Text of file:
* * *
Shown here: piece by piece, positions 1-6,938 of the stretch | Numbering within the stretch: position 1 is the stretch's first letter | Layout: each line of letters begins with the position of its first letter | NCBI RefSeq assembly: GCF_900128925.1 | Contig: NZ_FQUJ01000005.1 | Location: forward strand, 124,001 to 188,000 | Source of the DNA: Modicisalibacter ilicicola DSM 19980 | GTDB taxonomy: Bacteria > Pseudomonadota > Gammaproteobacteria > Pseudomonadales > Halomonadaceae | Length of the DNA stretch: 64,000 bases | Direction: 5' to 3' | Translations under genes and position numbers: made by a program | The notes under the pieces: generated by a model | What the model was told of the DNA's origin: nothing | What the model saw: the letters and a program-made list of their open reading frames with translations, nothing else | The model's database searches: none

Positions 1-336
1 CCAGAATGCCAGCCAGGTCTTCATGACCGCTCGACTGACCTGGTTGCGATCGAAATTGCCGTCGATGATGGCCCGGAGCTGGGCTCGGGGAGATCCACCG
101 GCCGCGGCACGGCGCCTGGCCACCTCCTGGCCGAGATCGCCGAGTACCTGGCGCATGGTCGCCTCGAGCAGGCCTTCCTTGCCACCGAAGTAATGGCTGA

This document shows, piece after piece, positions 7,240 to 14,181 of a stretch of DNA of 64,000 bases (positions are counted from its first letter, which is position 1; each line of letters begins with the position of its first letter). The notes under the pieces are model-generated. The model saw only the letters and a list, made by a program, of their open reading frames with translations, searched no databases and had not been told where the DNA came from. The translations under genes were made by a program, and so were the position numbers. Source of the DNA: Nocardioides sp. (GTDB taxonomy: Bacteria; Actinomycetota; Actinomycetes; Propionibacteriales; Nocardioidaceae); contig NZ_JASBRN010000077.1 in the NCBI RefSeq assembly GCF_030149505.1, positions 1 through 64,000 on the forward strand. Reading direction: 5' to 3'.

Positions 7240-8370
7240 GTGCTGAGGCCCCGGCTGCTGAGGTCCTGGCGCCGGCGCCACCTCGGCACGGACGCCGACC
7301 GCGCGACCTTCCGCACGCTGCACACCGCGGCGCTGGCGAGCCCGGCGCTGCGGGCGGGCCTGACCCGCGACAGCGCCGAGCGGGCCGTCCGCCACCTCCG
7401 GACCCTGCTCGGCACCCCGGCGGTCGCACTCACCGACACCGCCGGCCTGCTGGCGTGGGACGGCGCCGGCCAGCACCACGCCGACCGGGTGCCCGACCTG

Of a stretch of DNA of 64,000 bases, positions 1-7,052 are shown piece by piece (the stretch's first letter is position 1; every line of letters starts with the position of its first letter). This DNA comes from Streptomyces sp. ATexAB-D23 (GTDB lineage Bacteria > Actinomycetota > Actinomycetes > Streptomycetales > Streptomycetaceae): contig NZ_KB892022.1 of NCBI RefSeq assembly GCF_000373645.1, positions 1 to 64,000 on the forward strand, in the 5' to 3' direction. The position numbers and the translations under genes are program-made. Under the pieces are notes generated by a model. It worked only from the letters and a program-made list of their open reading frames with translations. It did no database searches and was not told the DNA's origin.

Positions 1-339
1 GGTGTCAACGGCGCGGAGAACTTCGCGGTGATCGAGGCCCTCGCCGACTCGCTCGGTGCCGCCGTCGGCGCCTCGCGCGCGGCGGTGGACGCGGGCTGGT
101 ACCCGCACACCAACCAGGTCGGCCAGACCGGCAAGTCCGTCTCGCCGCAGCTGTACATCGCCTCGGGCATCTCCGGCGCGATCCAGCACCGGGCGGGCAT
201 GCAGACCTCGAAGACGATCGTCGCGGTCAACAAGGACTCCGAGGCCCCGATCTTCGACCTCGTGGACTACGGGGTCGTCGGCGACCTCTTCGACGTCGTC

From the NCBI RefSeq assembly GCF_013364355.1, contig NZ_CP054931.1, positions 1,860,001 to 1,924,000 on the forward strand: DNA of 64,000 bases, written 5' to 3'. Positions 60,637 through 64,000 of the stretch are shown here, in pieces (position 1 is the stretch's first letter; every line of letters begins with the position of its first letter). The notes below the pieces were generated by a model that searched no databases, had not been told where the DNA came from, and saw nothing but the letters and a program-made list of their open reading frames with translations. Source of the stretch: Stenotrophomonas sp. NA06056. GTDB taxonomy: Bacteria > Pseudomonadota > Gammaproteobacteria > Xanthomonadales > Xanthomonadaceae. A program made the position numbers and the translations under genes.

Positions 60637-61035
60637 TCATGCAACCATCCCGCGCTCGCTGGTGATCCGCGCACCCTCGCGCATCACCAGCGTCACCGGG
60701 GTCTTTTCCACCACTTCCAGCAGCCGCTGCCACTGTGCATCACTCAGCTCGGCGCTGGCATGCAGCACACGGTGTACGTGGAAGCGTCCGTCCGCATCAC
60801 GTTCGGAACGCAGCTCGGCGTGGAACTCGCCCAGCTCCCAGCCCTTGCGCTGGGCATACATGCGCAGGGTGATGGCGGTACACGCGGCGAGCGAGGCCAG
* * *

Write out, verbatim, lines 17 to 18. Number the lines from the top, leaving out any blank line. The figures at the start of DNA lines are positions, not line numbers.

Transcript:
60637 TCATGCAACCATCCCGCGCTCGCTGGTGATCCGCGCACCCTCGCGCATCACCAGCGTCACCGGG
60701 GTCTTTTCCACCACTTCCAGCAGCCGCTGCCACTGTGCATCACTCAGCTCGGCGCTGGCATGCAGCACACGGTGTACGTGGAAGCGTCCGTCCGCATCAC